Volatility seems to have terrified a number of investors.  Since it will likely continue for the foreseeable future, the question of the moment is: “How should asset managers, particularly equity managers, deal with it?”  Should they adjust their portfolios in some way to mitigate the effects? Should they flee equities, into gold as its rising price indicates some have done? Should they buy bonds?  Or should they go with the fundamentals of their investment process and all but ignore volatility? The last answer, cold-blooded and unexciting though it may be, is the correct one.  It, more than the others, goes to the nature of equity investing.

The volatility began during the closing quarter of 2018.  In turn, it created these five concerns:

  • The Federal Reserve (Fed), having raised interest rates gradually for years, left ambiguous what it would do in 2019. Investors, who had expected some abatement, began to worry that further increases would set back the economy and earnings and force a downward revaluation in equity prices.
  • Valuations had extended far enough to give concern. Markets by the last quarter of 2018 had reached new highs.  Price-earnings ratios and other, more elaborate valuation measures, if not yet flagging sell signals, had long since left behind the attractive valuations that in earlier years made a case for stocks almost regardless of anything else that was happening.
  • The threat of a trade war with China emerged as a real possibility, forcing additional unknowns into investor thinking.
  • Inflation had begun to pick up, albeit modestly, as had wages, forcing investors to consider pressures that they had conveniently ignored for more than a decade.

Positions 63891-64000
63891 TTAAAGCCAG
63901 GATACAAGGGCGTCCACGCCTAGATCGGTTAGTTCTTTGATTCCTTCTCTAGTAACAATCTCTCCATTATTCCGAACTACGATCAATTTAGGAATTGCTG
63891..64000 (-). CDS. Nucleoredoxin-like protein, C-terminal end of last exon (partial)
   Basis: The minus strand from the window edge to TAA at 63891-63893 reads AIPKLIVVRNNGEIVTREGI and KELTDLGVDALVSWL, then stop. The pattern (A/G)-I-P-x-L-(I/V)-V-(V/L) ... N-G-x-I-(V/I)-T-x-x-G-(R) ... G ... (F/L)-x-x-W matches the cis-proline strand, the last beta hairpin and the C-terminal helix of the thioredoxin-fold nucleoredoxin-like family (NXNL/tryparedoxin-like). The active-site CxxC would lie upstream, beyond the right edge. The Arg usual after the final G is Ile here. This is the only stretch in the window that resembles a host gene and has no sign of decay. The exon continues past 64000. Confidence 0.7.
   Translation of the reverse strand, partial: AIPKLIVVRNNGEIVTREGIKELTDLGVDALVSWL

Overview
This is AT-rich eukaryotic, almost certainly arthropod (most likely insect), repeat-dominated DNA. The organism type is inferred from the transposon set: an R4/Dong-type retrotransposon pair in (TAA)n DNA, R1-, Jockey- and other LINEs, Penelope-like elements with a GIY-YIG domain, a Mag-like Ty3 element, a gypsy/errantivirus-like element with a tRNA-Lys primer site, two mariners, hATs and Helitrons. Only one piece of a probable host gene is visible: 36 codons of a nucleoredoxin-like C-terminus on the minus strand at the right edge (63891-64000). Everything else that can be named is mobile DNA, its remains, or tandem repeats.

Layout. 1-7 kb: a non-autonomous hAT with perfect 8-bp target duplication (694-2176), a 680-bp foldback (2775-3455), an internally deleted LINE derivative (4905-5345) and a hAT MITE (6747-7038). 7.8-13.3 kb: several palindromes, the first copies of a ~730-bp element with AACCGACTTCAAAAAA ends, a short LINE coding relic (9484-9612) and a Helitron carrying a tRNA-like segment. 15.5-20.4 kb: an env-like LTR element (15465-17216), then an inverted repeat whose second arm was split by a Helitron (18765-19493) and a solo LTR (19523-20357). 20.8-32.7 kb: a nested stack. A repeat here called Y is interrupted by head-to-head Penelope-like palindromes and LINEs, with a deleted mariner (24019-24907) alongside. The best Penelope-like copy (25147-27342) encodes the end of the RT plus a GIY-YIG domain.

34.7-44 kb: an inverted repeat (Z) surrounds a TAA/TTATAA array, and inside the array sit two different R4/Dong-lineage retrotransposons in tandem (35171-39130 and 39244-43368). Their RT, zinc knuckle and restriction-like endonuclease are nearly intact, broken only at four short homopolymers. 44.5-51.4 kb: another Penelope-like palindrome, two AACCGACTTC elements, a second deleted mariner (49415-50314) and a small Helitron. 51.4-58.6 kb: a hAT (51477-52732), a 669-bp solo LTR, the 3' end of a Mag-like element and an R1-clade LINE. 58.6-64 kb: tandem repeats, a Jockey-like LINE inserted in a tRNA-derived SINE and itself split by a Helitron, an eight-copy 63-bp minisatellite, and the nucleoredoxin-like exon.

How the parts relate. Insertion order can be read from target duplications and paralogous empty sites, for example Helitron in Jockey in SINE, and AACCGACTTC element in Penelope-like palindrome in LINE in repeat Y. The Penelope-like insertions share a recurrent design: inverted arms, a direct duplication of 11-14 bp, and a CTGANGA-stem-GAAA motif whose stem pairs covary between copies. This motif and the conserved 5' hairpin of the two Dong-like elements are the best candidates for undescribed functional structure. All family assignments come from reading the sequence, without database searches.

• It became clear that the Democrats would command the House of Representatives. Whatever each investor’s political commitments, that fact introduced uncertainties into what might happen in 2019 and certainties that the policy patterns of the past two years, largely supportive of stocks, would change.

Some of this may get resolved in the coming months and quarters.  The Democrats will make their goals clearer and events will indicate how far they might get, including on the question of impeachment.  China clearly needs a trade deal, enough perhaps to disarm the matter of trade war. Valuations improved during the last quarter, markedly so in fact.  And the Fed, though it wisely has made no promises, has softened its language on rate hikes, giving markets more loving care than it did some weeks ago.  All this might offer hope, but that is the best it can do. The more reasonable expectation is that most of these influences, and perhaps others, such as an economic slowdown in Europe or more political trouble within the euro area, will continue to unsettle thinking and create volatility.

Faced, then, with the prospect of continuing volatility, asset managers need to keep two fundamentals of equity investing clearly in mind.